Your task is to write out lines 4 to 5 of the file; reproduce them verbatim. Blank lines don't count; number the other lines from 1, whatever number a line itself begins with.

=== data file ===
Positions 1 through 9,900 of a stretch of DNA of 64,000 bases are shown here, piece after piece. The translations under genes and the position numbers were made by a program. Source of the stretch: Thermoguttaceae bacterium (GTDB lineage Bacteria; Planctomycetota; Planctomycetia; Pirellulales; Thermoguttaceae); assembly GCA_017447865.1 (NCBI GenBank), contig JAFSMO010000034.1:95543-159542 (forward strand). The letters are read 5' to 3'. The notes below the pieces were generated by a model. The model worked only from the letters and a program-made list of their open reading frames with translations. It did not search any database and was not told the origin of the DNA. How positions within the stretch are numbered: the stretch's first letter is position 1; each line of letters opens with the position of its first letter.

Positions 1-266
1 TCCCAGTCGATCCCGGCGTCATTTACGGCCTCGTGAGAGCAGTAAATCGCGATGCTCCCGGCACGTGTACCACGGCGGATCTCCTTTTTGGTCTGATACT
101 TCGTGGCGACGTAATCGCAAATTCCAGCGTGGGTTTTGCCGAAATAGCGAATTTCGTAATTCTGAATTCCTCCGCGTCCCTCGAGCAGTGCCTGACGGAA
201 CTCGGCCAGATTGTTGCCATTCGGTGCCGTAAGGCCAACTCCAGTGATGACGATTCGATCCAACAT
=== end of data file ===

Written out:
101 TCGTGGCGACGTAATCGCAAATTCCAGCGTGGGTTTTGCCGAAATAGCGAATTTCGTAATTCTGAATTCCTCCGCGTCCCTCGAGCAGTGCCTGACGGAA
201 CTCGGCCAGATTGTTGCCATTCGGTGCCGTAAGGCCAACTCCAGTGATGACGATTCGATCCAACAT